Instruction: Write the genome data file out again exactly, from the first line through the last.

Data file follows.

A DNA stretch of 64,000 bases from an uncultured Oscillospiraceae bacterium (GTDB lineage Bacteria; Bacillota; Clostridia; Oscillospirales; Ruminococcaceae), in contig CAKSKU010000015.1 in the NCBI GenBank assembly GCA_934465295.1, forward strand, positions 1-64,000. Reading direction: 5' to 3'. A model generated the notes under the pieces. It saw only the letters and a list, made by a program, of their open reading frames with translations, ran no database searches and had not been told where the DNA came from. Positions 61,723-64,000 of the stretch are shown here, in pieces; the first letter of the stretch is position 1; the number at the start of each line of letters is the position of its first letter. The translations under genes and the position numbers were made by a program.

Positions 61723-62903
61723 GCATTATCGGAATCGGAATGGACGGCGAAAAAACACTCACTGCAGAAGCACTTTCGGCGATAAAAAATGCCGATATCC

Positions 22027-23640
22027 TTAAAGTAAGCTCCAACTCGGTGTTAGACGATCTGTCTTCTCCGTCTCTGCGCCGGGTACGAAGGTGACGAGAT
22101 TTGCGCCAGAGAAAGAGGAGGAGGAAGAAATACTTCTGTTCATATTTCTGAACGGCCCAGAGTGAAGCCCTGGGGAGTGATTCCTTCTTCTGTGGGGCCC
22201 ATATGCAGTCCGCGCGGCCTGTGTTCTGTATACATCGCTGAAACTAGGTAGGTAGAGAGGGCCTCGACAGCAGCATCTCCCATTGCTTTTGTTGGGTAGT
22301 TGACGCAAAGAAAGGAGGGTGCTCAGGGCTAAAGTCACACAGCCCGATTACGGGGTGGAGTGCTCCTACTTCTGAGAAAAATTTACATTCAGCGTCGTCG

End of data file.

A DNA stretch of 64,000 bases from an uncultured Oscillospiraceae bacterium (GTDB lineage Bacteria; Bacillota; Clostridia; Oscillospirales; Ruminococcaceae), in contig CAKSKU010000015.1 in the NCBI GenBank assembly GCA_934465295.1, forward strand, positions 1-64,000. Reading direction: 5' to 3'. A model generated the notes under the pieces. It saw only the letters and a list, made by a program, of their open reading frames with translations, ran no database searches and had not been told where the DNA came from. Positions 61,723-64,000 of the stretch are shown here, in pieces; the first letter of the stretch is position 1; the number at the start of each line of letters is the position of its first letter. The translations under genes and the position numbers were made by a program.

Positions 61723-62903
61723 GCATTATCGGAATCGGAATGGACGGCGAAAAAACACTCACTGCAGAAGCACTTTCGGCGATAAAAAATGCCGATATCC

Positions 22027-23640
22027 TTAAAGTAAGCTCCAACTCGGTGTTAGACGATCTGTCTTCTCCGTCTCTGCGCCGGGTACGAAGGTGACGAGAT
22101 TTGCGCCAGAGAAAGAGGAGGAGGAAGAAATACTTCTGTTCATATTTCTGAACGGCCCAGAGTGAAGCCCTGGGGAGTGATTCCTTCTTCTGTGGGGCCC
22201 ATATGCAGTCCGCGCGGCCTGTGTTCTGTATACATCGCTGAAACTAGGTAGGTAGAGAGGGCCTCGACAGCAGCATCTCCCATTGCTTTTGTTGGGTAGT
22301 TGACGCAAAGAAAGGAGGGTGCTCAGGGCTAAAGTCACACAGCCCGATTACGGGGTGGAGTGCTCCTACTTCTGAGAAAAATTTACATTCAGCGTCGTCG